Doing business in Mexico Featured

7:00pm EDT December 26, 2007

On the surface, there are many compelling reasons for CEOs to expand their business operations into Mexico.

A plentiful labor supply and lower operating costs are among the most frequently mentioned advantages. But doing business in Mexico can be frustrating, confusing and, at times, impossible for the foreign business person. Most importantly, without adequate preplanning and knowledge of the specific laws that will impact a Mexican business operation, CEOs may find that their rate of return doesn’t measure up to their expectations.

“Before you decide to expand your business operation into Mexico, think about your exit strategy. For example, think how are you going to repatriate your earnings, the corresponding tax implications and the rate of return you expect to receive from your business investment,” says Enrique Hernández, partner with the International Practice Group at Procopio, Cory, Hargreaves & Savitch LLP. “The way the business is initially set up determines many of the variables that affect profitability. Your rate of return can be substantially less than you anticipated if your Mexican expansion is not planned properly from the outset.”

Smart Business spoke with Hernández about what CEOs should know before launching a business in Mexico.

How does the type of business entity affect the U.S. tax rates?

Many CEOs mistakenly think that the tax treaty between the U.S. and Mexico eliminates double taxation. That is only a partially true statement if you structure the venture properly. Mexico has a similar tax system to the U.S. and businesses are taxed at a fixed rate of 28 percent on net earnings. However, when you transfer the profits back to the U.S., now Uncle Sam wants to tax it again. The combined worldwide effective tax rate will differ depending upon whether earnings are transferred back to the U.S. as partnership distributions or as dividends.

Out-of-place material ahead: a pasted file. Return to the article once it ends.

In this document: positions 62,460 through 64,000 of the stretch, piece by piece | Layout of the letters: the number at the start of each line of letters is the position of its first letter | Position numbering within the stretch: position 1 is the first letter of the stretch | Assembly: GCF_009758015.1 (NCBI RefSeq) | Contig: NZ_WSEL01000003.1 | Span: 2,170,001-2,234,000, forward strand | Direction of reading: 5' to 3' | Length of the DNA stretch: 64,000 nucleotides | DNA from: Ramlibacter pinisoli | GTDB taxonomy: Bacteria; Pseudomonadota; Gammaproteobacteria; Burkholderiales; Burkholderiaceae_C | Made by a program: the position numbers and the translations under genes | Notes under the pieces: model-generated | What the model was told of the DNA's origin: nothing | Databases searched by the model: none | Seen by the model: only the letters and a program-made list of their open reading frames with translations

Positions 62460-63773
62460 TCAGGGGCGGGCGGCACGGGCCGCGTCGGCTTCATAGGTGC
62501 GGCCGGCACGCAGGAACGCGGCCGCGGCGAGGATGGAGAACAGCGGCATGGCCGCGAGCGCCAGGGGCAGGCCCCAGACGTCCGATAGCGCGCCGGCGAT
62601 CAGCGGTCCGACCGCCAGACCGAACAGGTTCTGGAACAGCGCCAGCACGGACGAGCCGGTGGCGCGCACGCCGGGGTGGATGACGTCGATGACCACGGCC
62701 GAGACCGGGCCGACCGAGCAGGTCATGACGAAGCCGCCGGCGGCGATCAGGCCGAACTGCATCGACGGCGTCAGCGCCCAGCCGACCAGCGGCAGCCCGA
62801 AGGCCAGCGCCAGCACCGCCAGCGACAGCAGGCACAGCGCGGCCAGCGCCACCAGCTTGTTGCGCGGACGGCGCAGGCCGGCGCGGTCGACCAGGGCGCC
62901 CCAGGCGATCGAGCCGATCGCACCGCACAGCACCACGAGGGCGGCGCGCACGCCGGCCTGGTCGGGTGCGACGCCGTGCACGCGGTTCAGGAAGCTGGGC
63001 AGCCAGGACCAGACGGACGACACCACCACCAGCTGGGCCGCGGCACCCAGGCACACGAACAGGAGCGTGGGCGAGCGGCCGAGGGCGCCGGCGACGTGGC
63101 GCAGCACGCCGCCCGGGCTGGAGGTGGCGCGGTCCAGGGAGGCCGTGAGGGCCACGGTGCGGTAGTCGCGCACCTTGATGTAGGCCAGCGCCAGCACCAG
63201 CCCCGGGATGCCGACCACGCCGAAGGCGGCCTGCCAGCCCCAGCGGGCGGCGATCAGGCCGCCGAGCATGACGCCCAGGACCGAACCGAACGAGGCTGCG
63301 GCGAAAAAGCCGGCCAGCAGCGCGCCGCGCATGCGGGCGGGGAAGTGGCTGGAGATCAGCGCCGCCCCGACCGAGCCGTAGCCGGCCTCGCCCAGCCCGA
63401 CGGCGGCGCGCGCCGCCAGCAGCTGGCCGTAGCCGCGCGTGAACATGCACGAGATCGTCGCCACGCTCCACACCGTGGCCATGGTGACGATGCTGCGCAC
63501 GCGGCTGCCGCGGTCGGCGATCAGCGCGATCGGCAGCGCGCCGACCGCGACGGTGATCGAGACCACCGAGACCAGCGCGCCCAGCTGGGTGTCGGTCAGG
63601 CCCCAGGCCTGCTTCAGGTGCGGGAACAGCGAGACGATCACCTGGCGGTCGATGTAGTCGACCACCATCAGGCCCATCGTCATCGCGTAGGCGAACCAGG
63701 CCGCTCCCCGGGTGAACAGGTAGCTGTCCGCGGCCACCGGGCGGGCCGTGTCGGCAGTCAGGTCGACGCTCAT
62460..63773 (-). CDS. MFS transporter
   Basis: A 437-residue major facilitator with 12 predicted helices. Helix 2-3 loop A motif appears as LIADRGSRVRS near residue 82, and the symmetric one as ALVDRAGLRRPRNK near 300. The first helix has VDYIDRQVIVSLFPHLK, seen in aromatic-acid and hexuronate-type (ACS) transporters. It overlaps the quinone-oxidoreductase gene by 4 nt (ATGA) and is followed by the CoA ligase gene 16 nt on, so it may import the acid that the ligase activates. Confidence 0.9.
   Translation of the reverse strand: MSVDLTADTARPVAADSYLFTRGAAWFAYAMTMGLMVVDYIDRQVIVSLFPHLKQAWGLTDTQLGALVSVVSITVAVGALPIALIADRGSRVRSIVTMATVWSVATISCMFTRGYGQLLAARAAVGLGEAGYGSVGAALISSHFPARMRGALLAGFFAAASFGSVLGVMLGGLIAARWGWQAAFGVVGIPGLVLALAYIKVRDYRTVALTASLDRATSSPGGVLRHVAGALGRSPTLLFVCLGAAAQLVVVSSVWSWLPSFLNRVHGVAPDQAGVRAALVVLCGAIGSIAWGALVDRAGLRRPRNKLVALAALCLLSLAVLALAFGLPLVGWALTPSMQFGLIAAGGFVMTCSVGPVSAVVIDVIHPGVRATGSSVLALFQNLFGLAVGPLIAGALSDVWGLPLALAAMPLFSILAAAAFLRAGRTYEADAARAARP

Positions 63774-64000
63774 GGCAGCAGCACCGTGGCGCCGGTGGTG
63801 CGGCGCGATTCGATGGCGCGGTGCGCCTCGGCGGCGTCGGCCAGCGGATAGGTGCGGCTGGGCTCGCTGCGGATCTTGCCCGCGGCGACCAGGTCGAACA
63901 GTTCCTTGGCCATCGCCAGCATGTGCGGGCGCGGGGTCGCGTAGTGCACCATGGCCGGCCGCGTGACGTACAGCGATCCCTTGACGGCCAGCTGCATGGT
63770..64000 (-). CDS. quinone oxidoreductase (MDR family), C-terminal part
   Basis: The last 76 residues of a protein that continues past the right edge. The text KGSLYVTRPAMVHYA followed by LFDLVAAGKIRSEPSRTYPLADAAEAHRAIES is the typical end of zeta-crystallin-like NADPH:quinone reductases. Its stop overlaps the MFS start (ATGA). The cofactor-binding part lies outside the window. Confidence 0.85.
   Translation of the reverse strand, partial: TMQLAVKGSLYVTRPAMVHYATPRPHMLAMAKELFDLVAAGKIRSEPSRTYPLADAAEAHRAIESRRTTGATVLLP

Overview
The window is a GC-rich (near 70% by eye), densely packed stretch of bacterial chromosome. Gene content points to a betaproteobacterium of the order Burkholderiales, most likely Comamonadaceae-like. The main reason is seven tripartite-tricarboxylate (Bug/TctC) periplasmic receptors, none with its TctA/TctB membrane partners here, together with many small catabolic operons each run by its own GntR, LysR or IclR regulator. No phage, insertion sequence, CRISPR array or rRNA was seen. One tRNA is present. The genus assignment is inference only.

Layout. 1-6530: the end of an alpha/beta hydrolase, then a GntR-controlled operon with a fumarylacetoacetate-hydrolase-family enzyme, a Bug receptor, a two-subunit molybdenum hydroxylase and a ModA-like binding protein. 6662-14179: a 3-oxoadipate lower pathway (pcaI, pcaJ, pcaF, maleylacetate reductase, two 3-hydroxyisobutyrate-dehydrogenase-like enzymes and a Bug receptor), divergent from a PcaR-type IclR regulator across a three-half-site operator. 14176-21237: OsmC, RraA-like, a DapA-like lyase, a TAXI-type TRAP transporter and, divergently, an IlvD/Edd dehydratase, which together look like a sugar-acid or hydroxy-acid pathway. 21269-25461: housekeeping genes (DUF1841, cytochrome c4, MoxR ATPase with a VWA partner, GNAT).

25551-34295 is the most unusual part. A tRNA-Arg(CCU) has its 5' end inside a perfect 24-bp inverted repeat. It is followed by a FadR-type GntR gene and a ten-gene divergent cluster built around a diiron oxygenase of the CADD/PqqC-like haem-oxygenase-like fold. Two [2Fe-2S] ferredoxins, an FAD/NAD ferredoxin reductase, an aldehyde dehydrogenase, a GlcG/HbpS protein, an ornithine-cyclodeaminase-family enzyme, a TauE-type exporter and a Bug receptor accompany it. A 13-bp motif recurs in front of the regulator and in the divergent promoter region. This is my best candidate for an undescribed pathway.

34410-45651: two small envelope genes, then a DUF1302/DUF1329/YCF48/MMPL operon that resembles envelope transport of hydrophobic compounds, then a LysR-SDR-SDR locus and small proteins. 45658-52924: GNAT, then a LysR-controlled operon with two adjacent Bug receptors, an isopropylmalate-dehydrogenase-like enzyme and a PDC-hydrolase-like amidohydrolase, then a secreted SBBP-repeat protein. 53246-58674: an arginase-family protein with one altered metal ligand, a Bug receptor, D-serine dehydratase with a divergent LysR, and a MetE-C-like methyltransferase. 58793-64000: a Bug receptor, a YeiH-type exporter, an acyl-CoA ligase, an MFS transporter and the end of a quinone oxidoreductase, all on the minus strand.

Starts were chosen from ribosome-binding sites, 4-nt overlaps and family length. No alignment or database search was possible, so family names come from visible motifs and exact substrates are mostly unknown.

Here’s an example: If the Mexican company is operating under an S.A. structure and the U.S. parent company is structured as a partnership, you’ll currently pay U.S. federal taxes on any dividend income you bring into the U.S., on top of and after paying Mexican business taxes. If the Mexican company has been effectively structured as a pass-through entity and you repatriate Mexican profits, you’ll pay income taxes in the U.S. at the applicable U.S. federal rate, but you will likely be able to apply the paid Mexican income tax as a foreign tax credit, thus effectively avoiding a double-tax scenario. CEOs need to estimate how much money they’ll be repatriating, look at the tax rates and see which structure is most advantageous.

The choice of Mexican business entity will largely depend on the desired U.S. tax result. The proper choice of cross-border tax structure may reduce the combined amount of taxes paid on the Mexican-sourced earnings.

How are labor laws affected by the Mexican business entity?

Mexican labor laws are very protective of employees; for example, there’s a mandatory profit-sharing law requiring employers to share 10 percent of corporate profits with employees. Setting up one entity that acts as a service company for the employees that generates minimal profits, another company to hold the company’s assets and a third operating company, which generates all the profits, will help reduce the amount of profits that are subject to the employee profit-sharing statute. Anticipating how much money the company will make and how large the operation will become is vital to structuring the Mexican entity properly in order to manage employee profit-sharing expenditures.

How does the Mexican legal system differ from that in the U.S.?

Mexico’s legal system operates under a civil law system as opposed to the common law system, which is the basis for our legal system here in the U.S. That foundational difference has an impact on everyday business protocol. For example, in the U.S., facsimile copies of signed contracts are generally considered legally binding. In Mexico, a facsimile copy of a contract is not sufficient evidence that the contract exists. You always need to execute contracts with an original signature and retain them, in case you need to go to court to enforce any of the terms and conditions. There are a number of other differences as well, so CEOs should educate themselves before launching the operation.

How can CEOs obtain the proper advice to plan for an expansion to Mexico?

The best way to avoid surprises as a result of a Mexican business expansion is to plan ahead and get competent advice on both sides of the border. It’s important to have your U.S. and Mexican attorneys communicate with each other because they should collaborate using their knowledge of each country’s laws to ensure that the result is seamless. There are tax considerations that drive the business decisions, so one of the keys to success is knowledge of the tax laws and proactive planning. CEOs need to become knowledgeable in this area in order to avoid ROI disappointment.

ENRIQUE HERNÁNDEZ is an attorney licensed to practice in Mexico and in California and is a partner with the International Practice Group at Procopio, Cory, Hargreaves & Savitch LLP. Reach him at (619) 515-3240 or eh@procopio.com.